This month in the Cottage Cooking Club, we had another wonderful selection of recipes to make and enjoy, all out of Hugh Fearnley-Whittingstall’s lovely cookbook – River Cottage VEG. I committed to three, but then, well, I still had other meals to cook, so I ended up making a few more…
I wanted to be sure to have fresh ingredients for my recipes, but with my crazy schedule, I can’t always get to my favorite roadside stand. What makes it so? It’s a family affair. There are usually kids working the counter, and always adults harvesting something. You can pick produce that was on the vine or in the field literally moments before.
I didn’t start out the month with vegetables from this stand, but I did find some fava beans at the market. I’ve never made anything with them, I’m not certain that I’ve ever eaten any, so I decided that I would try them out, making bruchetta with fava beans and asparagus. The vegetables are cooked separately, sautéed together, and then seasoned and goat cheese added – finally ending up on small toasted bread rounds.
I prepared these after I’d been out of town for a number of days, returning home, craving vegetables! So along with, I thought that the marinated zucchini with mozzarella sounded delicious. I had some fresh mint from the garden, and decided to try that combination with the grilled zucchini – something light and refreshing.
The zucchini are sliced thinly, and the grilled until they get browned around the edges and are softened. They marinate in a light dressing of garlic, olive oil and lemon, along with some fresh pepper and the mint. Just before serving, the mozzarella is added.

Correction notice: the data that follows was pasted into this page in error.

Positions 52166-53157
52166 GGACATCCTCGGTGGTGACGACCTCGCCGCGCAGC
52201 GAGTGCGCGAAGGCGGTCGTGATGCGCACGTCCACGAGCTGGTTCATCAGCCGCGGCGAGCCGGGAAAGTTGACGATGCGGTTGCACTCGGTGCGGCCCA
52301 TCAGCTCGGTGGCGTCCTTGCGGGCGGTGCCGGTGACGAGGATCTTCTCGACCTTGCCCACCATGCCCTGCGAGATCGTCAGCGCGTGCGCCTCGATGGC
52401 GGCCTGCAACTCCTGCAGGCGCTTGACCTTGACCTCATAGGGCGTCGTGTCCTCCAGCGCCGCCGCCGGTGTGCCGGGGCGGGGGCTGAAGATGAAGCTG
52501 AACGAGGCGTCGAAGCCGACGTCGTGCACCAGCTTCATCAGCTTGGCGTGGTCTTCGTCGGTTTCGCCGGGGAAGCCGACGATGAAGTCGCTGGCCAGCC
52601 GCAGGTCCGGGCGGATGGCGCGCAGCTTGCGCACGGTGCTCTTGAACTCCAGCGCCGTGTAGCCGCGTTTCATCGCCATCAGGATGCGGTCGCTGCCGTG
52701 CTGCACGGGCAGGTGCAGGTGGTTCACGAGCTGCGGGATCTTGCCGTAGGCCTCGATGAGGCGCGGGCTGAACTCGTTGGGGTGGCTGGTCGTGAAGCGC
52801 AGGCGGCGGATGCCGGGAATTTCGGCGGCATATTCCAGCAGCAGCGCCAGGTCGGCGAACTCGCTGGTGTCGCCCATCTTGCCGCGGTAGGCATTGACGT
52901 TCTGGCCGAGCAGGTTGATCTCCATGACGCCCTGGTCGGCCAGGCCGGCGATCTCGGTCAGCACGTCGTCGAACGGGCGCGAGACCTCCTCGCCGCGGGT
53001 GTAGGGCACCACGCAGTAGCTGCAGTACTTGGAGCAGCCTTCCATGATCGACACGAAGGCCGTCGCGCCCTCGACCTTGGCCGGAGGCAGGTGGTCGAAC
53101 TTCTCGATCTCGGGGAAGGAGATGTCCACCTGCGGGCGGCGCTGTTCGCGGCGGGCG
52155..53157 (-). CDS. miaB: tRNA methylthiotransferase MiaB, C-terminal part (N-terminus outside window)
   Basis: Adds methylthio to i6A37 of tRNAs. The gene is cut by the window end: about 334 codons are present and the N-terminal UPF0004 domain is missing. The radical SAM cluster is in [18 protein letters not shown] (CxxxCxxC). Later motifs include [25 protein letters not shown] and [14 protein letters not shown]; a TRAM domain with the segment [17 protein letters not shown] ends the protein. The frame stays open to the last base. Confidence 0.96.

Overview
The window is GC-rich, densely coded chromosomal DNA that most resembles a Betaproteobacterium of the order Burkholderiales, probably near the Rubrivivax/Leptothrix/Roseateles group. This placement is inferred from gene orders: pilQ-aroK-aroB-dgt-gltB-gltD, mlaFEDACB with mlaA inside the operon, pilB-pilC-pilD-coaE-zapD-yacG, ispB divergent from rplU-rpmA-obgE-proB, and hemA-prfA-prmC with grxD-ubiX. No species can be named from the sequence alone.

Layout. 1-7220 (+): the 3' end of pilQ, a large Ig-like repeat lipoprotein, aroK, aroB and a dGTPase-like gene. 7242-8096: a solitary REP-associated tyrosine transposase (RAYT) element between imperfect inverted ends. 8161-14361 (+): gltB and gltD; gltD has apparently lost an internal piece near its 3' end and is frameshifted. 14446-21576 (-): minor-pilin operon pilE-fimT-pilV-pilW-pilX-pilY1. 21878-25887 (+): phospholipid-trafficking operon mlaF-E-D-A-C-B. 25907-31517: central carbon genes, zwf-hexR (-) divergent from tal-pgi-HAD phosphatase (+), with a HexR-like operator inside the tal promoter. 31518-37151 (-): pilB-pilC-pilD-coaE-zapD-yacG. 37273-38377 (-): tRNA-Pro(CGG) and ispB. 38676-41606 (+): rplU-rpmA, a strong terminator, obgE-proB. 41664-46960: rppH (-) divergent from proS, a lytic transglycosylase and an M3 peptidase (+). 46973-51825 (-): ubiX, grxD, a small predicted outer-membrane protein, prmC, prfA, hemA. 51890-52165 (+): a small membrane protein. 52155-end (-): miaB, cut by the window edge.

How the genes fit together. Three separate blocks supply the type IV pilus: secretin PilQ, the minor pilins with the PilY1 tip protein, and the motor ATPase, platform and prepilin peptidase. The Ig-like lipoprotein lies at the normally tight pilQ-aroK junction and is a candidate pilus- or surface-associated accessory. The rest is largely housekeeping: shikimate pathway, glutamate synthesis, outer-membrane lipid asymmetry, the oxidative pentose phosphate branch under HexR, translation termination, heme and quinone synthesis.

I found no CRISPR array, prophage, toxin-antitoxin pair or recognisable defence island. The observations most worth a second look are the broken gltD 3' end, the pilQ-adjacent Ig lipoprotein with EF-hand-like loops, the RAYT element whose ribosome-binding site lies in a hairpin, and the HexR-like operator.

Around the same time, I found myself with day-old French bread, fresh tomatoes and garden basil on my hands – so what else? Panzanella! I’ve made other versions of this, though it’s not a typical recipe for me. This one sounded great with the addition of olives and cucumber.
My “official” recipes for July were supposed to be the tomato, thyme and goat cheese tart, pasta with raw tomatoes and eggplant parmigiana. Full disclosure – I didn’t end up making the tart. Forgot the puff pastry… and another full disclosure, I probably don’t need any puff pastry, so I didn’t get there. I did, however, make this before, but with mozzarella and basil. totally worth making again.
The pasta with raw tomatoes was quite good. Anything with capers always works for me. It’s very light and flavorful. I did have a couple of different types of tomatoes from the farm stand, so that added a bit of nice color. The tomatoes are peeled and seeded, straining the seeds to capture the maximum juice, which gets mixed with fresh basil, capers, a bit of garlic and olive oil then tossed with the pasta. You can add some cheese if you like, but I took the suggestion and chose to go without.
Finally, eggplant parmigiana. In this recipe, a simple tomato sauce simmers together, and gets layered with lightly fried eggplant slices and cheese. I decided to veer a bit away from the recipe with the sauce. It seemed like the flavors were intended to be delicate to let the eggplant shine through, but I still couldn’t resist adding some fresh oregano and basil – but I put in whole sprigs instead, that I could pull out after it simmered for a bit, imparting a subtle herby note. I almost always roast my eggplant, but decided to try the frying method in the book. But with my first batch, I started worrying about the oil content – so I combined methods – brushing each slice of eggplant with oil, then letting it cook in the pan until slightly browned and softened. This reduced the amount of oil that was absorbed by the eggplant, and it turned out quite well once I got the hang of it. All of this gets layered with parmesan and buffalo mozzarella and then baked until it’s bubbly and browned on top.
As it turned out, all of the dishes were quite good. Maybe because I made it most recently, I’d say that the eggplant was my favorite. Fava beans… well, that dish was good, but I am guessing that they were not the early fresh beans that were called for. But very fun to try. The zucchini was delicious as well, and quite beautiful. I also liked the pasta, though I’m not sure that all of the straining and steps were worth the effort (who minds a few tomato seeds?), but super light and tasty. I’m not sure when I’ll make the panzanella again, but it was quite delectable as well. This ended up being (not at all surprisingly) a wonderful group of dishes to make – perfectly seasonal, and perfectly delightful.